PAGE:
Barring injury or some unforeseen disaster, the next two months will see Ulster’s Rory Best surpass Keith Wood’s record as Ireland’s most capped hooker.
Wood – who celebrates his 40th birthday today – wore Ireland’s number two jersey on 58 occasions. To date Best, now 29, has 54 appearances to his credit and with five Championship matches on the horizon he is within touching distance of virgin territory.
The Six Nations is a mighty tough schedule, but less rigorous than was the case back in 2005/06 when he began collecting caps. Best reckons the current format ticks all the boxes from a player’s point of view.
“International rugby is exceptionally intense, but you don’t want to do one game and then take a long break from it because you’re trying to get into a flow ,” he says.
“The 6 Nations format we have now – two games, break, one game, break, two back-to-back games to finish –works because while it allows a wee bit of recovery time, it also recognises the importance of allowing teams to develop their continuity. It’s about getting the balance right and I think they have done that.
“Now in the 6 Nations – same as the Heineken Cup – it’s only two games in a row. If you were having to go three, one after the other, in either of those competitions, that really would be tough.”
Not that players’ well-being comes down to the fixtures-organisers alone. Best believes that Irish rugby’s decision-makers and structure formulators also deserve praise for the vision they have shown in protecting players from burn-out whilst not imposing too big a burden on the provinces in terms of their stars’ availability.
Clearly it is working, with the fact that Leinster, Munster and Ulster are in the last eight of Europe’s premier club competition confirming the success of the Player Management Programme. Ditto Leinster having won the Heineken Cup and Munster the Magners League (now RaboDirect Pro12) in the same season as Ireland’s 2009 Grand Slam.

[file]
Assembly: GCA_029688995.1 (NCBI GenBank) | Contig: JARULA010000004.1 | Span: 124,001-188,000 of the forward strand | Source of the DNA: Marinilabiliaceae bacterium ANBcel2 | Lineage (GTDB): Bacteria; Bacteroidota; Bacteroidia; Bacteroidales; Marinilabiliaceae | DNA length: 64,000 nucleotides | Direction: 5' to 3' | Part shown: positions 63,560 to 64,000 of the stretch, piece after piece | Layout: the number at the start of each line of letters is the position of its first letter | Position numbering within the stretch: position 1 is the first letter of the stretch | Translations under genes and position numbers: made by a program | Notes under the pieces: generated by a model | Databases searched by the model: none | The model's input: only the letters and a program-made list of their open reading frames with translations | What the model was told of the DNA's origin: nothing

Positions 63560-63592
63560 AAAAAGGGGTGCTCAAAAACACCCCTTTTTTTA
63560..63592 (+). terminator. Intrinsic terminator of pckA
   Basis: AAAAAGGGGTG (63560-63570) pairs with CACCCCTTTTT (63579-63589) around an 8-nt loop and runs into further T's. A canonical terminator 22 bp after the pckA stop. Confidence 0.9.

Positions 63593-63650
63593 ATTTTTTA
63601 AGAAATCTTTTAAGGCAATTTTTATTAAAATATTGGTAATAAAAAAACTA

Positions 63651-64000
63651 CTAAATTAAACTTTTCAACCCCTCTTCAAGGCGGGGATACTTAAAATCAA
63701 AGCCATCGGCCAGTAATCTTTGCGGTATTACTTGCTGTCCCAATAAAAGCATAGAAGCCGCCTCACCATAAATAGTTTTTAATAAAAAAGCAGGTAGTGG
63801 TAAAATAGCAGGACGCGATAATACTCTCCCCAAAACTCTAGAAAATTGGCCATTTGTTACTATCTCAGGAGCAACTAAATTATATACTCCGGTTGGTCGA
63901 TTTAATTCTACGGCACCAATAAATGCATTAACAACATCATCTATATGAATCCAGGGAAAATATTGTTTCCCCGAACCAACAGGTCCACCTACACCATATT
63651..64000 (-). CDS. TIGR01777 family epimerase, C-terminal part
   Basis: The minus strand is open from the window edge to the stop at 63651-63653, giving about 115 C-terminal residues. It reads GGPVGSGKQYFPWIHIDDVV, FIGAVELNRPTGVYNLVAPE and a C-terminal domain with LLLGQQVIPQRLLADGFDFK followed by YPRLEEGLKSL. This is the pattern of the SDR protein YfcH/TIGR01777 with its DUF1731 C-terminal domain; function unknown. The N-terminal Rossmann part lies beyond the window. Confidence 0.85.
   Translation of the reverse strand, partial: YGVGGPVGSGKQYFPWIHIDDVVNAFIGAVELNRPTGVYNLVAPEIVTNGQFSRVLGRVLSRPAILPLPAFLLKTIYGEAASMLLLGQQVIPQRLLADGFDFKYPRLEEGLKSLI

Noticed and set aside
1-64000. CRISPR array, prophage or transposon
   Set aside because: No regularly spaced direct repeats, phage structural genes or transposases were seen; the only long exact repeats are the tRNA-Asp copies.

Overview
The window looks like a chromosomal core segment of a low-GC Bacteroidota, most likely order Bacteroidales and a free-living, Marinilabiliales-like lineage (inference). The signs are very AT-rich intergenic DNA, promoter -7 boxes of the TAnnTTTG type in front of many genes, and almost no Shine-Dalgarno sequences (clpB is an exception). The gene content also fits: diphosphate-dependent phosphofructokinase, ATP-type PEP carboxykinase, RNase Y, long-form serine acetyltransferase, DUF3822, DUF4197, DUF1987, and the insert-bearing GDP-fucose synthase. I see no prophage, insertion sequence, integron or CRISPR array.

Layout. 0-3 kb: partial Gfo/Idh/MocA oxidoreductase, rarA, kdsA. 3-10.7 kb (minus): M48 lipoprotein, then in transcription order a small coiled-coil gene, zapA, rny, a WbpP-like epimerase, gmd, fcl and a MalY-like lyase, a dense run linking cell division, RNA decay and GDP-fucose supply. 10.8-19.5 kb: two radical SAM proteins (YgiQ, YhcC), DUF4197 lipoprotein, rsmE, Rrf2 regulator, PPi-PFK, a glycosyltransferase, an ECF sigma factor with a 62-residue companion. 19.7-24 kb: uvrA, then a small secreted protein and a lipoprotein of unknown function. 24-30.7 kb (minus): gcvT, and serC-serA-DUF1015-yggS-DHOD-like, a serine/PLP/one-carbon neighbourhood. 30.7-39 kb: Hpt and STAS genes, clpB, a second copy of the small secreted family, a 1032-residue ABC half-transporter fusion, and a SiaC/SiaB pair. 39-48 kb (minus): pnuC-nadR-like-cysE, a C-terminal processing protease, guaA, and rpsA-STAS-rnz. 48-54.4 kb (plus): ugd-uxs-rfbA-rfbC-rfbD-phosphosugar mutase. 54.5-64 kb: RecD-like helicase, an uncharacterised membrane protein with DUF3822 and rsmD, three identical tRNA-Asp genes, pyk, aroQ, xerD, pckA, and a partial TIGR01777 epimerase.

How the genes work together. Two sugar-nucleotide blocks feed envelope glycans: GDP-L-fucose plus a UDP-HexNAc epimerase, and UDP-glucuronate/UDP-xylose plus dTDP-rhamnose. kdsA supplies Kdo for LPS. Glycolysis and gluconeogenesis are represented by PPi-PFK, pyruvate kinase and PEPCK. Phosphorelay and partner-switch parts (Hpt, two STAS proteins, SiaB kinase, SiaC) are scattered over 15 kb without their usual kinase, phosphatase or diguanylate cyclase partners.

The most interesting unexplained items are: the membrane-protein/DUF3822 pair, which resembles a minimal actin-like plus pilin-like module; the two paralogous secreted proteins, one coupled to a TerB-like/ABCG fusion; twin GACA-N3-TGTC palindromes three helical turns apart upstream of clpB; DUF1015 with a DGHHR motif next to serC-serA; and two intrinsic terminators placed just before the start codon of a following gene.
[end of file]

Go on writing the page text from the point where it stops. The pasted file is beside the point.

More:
Stressing the importance and proven wisdom of the system, Best’s view on how he and his international club-mates are treated is: “Ulster and the IRFU have been very good to us. This way of doing things is helping our longevity and now, hopefully, we’ll be that wee bit fresher come games like the European Cup quarter-final.”
Ulster have helped Best, too, in deference to his new domestic circumstances. With him now living in Gilford – where he is farming Aberdeen Angus cattle – rush-hour driving conditions were going to make it difficult for him to get to Newforge for 9am.
But fitness and conditioning coach Jonny Davis showed a much-appreciated commonsense approach in dealing with that, something Best was keen to acknowledge.
“Again, Ulster have been very good about things,” he explains. “Nine o’clock in the morning was a bit of a problem with the traffic on the road at that time of day, so Jonny was happy for me to do weights at eight or ten.
“It’s the same for Stephen (Ferris) who is coming from Magheraberry or Ian (Humphreys) who’s coming from Ballymena; if any of the boys are travelling into Belfast from other places, they try to keep us out of the traffic.”
Having studied Ireland’s 2012 RBS 6 Nations schedule which begins with an Aviva Stadium re-run of the 2011 World Cup quarter-final clash with highly-fancied Wales, take it as read that Best will have worked out what is needed if the Irish are to regain the title currently held by England, who they face at Twickenham in the final match of the series on St Patrick’s Day.
Best is a pretty shrewd judge when it comes to assessing probable outcomes, witness the impressive accuracy of his Heineken Cup forecast three days after Ulster’s 20-9 defeat by Leicester at Welford Road.
At the time only two of the six group-stage matches had been played, with Ulster having beaten Clermont 16-11 in Belfast before losing at the Tigers.
He predicted: “Twenty points definitely will get you through.
“Hopefully we will get 10 – five from each of the two games – against Aironi in December, which would leave us sitting top of Pool 4 at Christmas with 14 points. Then the important thing is to beat Leicester at home so we go into the last round, on top of the table, for a shoot-out against Clermont over there.”
Everything turned out exactly as he foretold it. So hopefully he is equally accurate when he says: “Undoubtedly we (Ireland) are good enough to win the 6 Nations.”